4. Create a Risk Response Plan
This is the heavy lifting in the project risk register, so give it the time and effort necessary to complete it properly. You want to be thorough, but not excessive. Keep the risk response plan short and to the point. Do your research, so if the risk shows up in the project you can go right into action. Document all response plans and implementation strategies. If this requires a long document, add a link or add an attachment to the risk response plan document to point directly toward the planned response.
5. Prioritize Project Risks
Not all project risks are created equally. Some of them have a greater impact than others, so you have to decide which are going to move to the front of the line and which are okay to ignore if you don’t have the time and resources. Here you’ll determine the level of risk: high, medium or low. This way you can filter your register and prioritize accordingly.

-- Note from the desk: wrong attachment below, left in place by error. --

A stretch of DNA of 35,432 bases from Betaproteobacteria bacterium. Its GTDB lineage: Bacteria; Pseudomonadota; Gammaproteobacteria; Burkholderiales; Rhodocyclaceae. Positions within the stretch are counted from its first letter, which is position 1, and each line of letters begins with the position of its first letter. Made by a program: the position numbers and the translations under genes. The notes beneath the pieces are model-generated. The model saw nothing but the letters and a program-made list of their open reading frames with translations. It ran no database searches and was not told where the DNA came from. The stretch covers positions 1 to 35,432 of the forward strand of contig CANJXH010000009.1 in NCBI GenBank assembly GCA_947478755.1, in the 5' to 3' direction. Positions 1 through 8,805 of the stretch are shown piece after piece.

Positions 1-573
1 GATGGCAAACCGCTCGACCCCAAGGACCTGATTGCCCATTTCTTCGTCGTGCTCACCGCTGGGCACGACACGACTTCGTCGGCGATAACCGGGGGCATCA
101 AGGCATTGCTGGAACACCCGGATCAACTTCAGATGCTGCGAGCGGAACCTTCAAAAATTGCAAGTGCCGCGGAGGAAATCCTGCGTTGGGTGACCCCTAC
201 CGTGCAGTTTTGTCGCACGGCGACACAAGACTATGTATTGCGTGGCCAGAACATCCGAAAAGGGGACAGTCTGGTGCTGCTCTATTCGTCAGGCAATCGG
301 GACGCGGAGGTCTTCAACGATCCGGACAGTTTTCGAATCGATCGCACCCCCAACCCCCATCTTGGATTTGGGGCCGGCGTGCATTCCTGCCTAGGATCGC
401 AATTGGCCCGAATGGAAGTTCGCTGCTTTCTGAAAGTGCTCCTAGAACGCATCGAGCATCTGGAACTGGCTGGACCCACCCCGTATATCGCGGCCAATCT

6. Define Risk Owners
Finally, assign an owner to each risk. If you don’t have a risk owner for each and every potential risk, then you might not know about it until the impact of that risk is irreversible.
There’s one last column in your risk register, and that’s a place to collect any notes that don’t fit under the categories already discussed. It’s important to have a place to put these ideas so they don’t get lost in the endless churn of a project.
Risk Register Example
Let’s get a better understanding of what a risk register does by making up a risk register example. Let’s say you’re Acme Manufacturing and you’re planning for a large run of widgets that need to be delivered to distributors by a certain date to reach your retailers and customers as expected. Here’s what a risk log example looks like.
The first step is identifying the risk. You’d give it an ID to make it easier to track. Let’s call this number one, which is equipment malfunction. The next item is describing its impact. If equipment goes down on the assembly line work stops. That impacts the schedule and even the viability of the entire project.